Does my bum look big in this?
The bike rode fine enough – the K60 tyres are still not as secure as the originals (only 40 miles old) but ought to prove their worth on the piste.
My payload was about 21 kilos including 5kg of food; the departure weight will be a little more (50lbs), plus water. Not too bad, but heavy enough all hung out the back. I tried to set the bags as far forward as possible, but jeez this gear is wide. Probably even a little wider than the Tenere set up on TTech Zegas or a GS12’s barrels. I swear when this job’s over I am going to make a luggage system on a platform rack for my own GS: same roll-top principle with a stiffener inside, but long, set low and slim, not short, high and wide.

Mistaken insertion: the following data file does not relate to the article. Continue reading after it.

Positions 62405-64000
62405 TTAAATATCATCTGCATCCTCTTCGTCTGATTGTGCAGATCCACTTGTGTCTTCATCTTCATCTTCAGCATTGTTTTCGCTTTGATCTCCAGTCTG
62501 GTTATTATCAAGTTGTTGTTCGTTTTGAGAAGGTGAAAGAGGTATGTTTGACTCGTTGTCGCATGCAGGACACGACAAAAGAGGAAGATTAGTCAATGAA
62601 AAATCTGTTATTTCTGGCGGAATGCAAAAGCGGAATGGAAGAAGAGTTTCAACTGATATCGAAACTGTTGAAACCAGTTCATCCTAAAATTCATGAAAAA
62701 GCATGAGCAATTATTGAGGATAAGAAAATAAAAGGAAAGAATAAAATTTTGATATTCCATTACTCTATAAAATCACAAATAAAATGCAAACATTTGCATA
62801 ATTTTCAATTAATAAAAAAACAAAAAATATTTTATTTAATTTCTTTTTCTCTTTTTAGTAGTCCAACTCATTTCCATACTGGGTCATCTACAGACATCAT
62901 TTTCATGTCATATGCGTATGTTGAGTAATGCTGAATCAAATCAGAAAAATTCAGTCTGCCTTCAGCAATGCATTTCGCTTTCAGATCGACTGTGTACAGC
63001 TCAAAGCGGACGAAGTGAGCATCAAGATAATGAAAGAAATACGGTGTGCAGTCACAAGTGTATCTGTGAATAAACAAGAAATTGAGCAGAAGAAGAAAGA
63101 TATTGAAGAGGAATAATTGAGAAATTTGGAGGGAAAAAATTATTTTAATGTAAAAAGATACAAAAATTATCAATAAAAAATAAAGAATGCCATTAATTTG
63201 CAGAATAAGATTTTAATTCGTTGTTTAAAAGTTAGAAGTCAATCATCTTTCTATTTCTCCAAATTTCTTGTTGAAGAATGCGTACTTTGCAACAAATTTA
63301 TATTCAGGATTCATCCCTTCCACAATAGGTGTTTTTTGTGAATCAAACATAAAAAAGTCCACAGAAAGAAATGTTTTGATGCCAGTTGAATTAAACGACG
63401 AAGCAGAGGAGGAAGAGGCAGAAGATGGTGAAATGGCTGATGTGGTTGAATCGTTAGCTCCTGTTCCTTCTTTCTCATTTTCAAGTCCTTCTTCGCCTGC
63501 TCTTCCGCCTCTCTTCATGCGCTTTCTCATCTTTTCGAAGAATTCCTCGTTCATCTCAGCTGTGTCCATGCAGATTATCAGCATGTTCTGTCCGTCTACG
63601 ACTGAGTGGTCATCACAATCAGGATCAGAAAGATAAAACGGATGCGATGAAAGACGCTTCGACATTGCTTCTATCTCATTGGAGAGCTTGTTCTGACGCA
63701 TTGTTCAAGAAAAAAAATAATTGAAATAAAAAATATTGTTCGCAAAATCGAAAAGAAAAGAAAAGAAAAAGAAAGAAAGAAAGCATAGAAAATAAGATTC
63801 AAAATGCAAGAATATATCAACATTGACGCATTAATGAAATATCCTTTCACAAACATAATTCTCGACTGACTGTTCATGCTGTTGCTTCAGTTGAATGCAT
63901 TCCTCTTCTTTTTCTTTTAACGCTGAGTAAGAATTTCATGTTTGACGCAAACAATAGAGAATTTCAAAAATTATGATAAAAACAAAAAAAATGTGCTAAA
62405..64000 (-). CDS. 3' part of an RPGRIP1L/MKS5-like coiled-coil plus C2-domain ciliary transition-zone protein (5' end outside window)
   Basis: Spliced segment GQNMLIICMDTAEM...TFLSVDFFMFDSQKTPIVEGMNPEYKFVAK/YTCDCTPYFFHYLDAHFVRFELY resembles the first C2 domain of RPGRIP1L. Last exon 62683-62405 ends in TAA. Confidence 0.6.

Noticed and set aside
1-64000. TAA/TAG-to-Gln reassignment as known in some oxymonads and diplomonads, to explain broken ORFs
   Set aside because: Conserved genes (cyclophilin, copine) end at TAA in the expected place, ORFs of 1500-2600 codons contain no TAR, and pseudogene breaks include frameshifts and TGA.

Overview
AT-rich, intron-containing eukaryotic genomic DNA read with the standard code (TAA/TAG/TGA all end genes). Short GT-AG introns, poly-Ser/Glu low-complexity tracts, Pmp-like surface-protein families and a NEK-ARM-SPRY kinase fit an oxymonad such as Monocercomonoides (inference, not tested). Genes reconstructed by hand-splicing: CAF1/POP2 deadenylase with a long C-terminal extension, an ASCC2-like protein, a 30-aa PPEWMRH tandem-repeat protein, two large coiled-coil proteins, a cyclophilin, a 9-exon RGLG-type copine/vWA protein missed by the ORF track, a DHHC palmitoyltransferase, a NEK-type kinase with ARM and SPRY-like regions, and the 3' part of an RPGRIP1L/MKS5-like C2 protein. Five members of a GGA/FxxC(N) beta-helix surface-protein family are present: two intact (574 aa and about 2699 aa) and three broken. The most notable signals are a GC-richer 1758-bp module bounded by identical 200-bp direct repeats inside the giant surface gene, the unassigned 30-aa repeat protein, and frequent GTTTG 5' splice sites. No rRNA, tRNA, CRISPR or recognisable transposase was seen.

I’m sure sticking out stuff influences handling and aerodynamics at high speed. At least it’s soft enough not to damage whatever it knocks into. The huge silencer is partly to blame; Metal Mule (and I bet Jesse Luggage too) sell an alternative pipe that tucks in better and takes a slimmer rack. You do wonder why silencers are round; maybe it’s cheaper that way.

Nothing flapped, melted or fell off and the stiff back shock works a bit better with the weight, so other than trying not to knock off the Sunday morning drop-bar and lycra brigade, I was more pre-occupied with the performance of my cushy new X-Lite and Falstaff jacket which needs a good airing to get the pong of wax out of it. Another re-pack and all is set for the month’s run to Morocco in a couple of days.

I don’t think I can face blogging out there – I like to get away from that stuff once in a while – so the full trip report on the 650 is here.